Thursday, 19 March 2015

Mary Wollstonecraft and the Doctors: Part 2


Her magnum opus
The year 1792 brought Mary to prominence among the self-consciously progressive philosophers and philosophesses of the time. She had already boldly weighed in against Edmund Burke’s denunciation of the French Revolution with her Vindication of the Rights of Men (1790), but it was with A Vindication of the Rights of Woman (VRW) that she developed her particular unique contribution to the current debates, and expounded her matured social critique. (1) The topics of medicine and health care are clearly not the main issue in VRW, but loom rather larger than might be expected, from childcare, to life-style advice such as the benefits of exercise, to the reassertion that medicine was a suitable job for women. She rejected the notion of female delicacy debarring them from such a career choice: “Women might certainly study the art of healing, and be physicians as well as nurses. And midwifery, decency seems to allot to them, though I am afraid the word midwife, in our dictionaries, will soon give way to accoucheur [masculine gender]...” (p.337)
As indicated previously, it did not follow that she was hostile to male doctors, indeed she rather prided herself on having been able to communicate with them on equal terms:
“I have conversed, as man with man, with medical men, on anatomical subjects, and discussed the proportions of the human body with artists – yet such modesty did I meet with, that I was never reminded by word or look of my sex, or of the absurd rules which make modesty a whimsical cloak of weakness. And I am persuaded that in the pursuit of knowledge women would never be insulted by sensible men, and rarely by men of any description, if they did not by mock modesty remind them that they were women.”  (p.278, note)
At the same time she set a high value on a sense of privacy (‘personal reserve’), along with cleanliness and neatness in coping with everyday physical functions. Nor did she go to the opposite extreme of idealising traditionally female-dominated folk-healing: “Women should be taught the elements of anatomy and medicine... for the bills of mortality are swelled by the blunders of self-willed old women, who give nostrums of their own without knowing any thing of the human frame.” (p.411) Not that women were the only culprits, and they were often the victims of the assorted ‘quacks’ and charlatans she held to be guilty of preying on the gullibility and folly of many of them, as in the “fashionable deceptions... practised by the whole tribe of magnetisers...” (p.419)
Her own prescription was typically straightforward: “If the functions of life have not been materially injured, regimen, another word for temperance, air, exercise and a few medicines, prescribed by persons who have studied the human body, are the only human means, yet discovered, of recovering that inestimable blessing health, that will bear investigation.” (p.419)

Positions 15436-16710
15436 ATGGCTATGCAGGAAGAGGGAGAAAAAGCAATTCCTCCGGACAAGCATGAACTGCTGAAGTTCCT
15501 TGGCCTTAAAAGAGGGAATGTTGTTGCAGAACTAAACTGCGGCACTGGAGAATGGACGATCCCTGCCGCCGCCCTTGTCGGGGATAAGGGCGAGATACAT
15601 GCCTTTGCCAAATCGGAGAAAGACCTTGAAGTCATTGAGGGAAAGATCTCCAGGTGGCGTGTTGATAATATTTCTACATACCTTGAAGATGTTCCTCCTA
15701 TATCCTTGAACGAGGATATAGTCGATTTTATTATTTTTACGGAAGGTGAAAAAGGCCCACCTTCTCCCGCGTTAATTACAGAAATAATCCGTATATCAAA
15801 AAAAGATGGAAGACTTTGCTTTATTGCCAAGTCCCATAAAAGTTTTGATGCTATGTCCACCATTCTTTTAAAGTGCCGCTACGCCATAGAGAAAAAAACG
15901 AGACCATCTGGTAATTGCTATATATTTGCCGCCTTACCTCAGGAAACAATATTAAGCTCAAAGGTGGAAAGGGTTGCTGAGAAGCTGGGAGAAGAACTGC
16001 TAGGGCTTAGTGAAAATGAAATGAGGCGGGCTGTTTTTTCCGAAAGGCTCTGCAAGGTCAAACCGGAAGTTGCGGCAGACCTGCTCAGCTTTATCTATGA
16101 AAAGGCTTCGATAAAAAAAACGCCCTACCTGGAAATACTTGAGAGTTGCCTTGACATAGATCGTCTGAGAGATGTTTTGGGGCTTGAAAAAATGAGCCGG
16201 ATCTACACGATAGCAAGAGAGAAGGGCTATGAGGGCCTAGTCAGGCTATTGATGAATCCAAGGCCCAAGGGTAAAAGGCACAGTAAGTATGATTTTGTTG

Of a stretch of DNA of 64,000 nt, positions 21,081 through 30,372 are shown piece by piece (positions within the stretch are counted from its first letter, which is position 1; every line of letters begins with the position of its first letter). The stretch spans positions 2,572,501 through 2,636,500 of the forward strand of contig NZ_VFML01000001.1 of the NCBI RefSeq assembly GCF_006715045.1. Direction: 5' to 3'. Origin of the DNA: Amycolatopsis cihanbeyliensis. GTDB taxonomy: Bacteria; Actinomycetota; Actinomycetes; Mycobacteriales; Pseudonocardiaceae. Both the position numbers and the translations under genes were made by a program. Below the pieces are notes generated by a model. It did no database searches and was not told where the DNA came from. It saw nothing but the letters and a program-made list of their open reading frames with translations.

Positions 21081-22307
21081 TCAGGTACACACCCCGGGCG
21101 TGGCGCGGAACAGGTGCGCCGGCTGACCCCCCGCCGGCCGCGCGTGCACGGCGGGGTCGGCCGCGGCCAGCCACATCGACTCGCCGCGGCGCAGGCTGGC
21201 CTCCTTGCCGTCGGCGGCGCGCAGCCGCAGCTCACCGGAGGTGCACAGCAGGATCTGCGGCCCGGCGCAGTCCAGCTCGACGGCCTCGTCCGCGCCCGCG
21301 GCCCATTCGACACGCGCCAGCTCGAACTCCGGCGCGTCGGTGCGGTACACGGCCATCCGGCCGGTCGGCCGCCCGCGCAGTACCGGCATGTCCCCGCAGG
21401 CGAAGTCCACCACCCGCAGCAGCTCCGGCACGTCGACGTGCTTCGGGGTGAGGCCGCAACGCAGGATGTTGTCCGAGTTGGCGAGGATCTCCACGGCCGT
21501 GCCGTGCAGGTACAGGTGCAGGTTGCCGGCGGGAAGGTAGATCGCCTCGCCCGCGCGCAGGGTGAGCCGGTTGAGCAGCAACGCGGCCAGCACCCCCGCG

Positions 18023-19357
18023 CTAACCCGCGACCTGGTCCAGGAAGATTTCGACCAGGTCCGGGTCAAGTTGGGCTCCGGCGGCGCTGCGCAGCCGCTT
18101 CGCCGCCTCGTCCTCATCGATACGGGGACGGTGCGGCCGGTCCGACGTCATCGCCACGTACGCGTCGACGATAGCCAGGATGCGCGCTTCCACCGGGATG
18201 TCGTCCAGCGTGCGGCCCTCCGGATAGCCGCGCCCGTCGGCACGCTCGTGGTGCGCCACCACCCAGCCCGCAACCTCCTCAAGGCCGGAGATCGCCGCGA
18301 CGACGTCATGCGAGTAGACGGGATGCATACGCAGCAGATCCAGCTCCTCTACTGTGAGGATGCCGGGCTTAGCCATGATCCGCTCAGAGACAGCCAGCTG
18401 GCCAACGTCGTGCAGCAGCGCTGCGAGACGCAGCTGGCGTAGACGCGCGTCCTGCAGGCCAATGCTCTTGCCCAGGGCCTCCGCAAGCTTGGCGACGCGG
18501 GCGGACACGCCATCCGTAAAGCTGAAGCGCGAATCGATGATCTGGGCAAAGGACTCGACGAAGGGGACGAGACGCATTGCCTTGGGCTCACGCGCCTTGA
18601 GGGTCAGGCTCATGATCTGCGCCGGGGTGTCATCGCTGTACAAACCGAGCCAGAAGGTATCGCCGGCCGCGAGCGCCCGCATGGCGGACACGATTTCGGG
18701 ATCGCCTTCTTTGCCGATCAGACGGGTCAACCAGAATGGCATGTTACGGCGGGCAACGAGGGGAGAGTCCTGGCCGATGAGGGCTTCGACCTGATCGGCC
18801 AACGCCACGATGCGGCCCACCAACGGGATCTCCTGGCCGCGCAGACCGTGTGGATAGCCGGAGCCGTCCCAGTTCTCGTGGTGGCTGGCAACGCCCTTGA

Realising nevertheless that it could not always be so simple, and that even basic common-sense measures were not within everyone’s reach, she showed an awareness of the social causes of ill-health: repression and confinements of female children; the fads and fancies of their mothers; ‘libertines’ and drunkards whose excesses ruined their own and their families’ health; and the grinding poverty and ill-paid labour that was the lot of the lower classes. (Of the prostitutes to whom libertines had recourse she spoke as evoking mingled pity and ‘disgust ‘– not shutting her eyes to their existence as would have been thought proper, but fiercely denying the validity of double standards which always blamed and persecuted the female in any case.
From the cradle...
In the matter of ‘infant management’ – or the care of babies and small children, another recurring theme – she found herself more in tune with advanced medical opinion than with prevailing reliance on traditional practices: “I have often heard women ridiculed... only because they adopted the advice of some medical men, and deviated from the beaten track in their mode of treating their infants... [by adopting] the new-fangled notions of ease and cleanliness... What a number of human sacrifices are made to that moloch prejudice!” (p.418) Even with the best management, she envisaged infancy as a dangerous time, and the risk of one or two neonates or toddlers per family dying as normal, a scenario that sadly fitted her future grand-children. According to Godwin, she was working on a monograph, Letters on the Management of Infants while pregnant with her second child, before she died, and Dr Carlisle, “whom to name is sufficiently to honour”, had promised to look it over. (2) She was strongly in favour of breast-feeding by the mother (rather than a wet-nurse), which had something of a vogue in radical ’circles but was not generally favoured among the upper and middle classes. A beneficial side-effect, supposedly, was the postponement of renewed fertility: “Nature has so wisely ordered things, that did women suckle their children, they would preserve their own health, and there would be such an interval between the birth of each child [and the next], that we should seldom see a houseful of babes.” (p.442)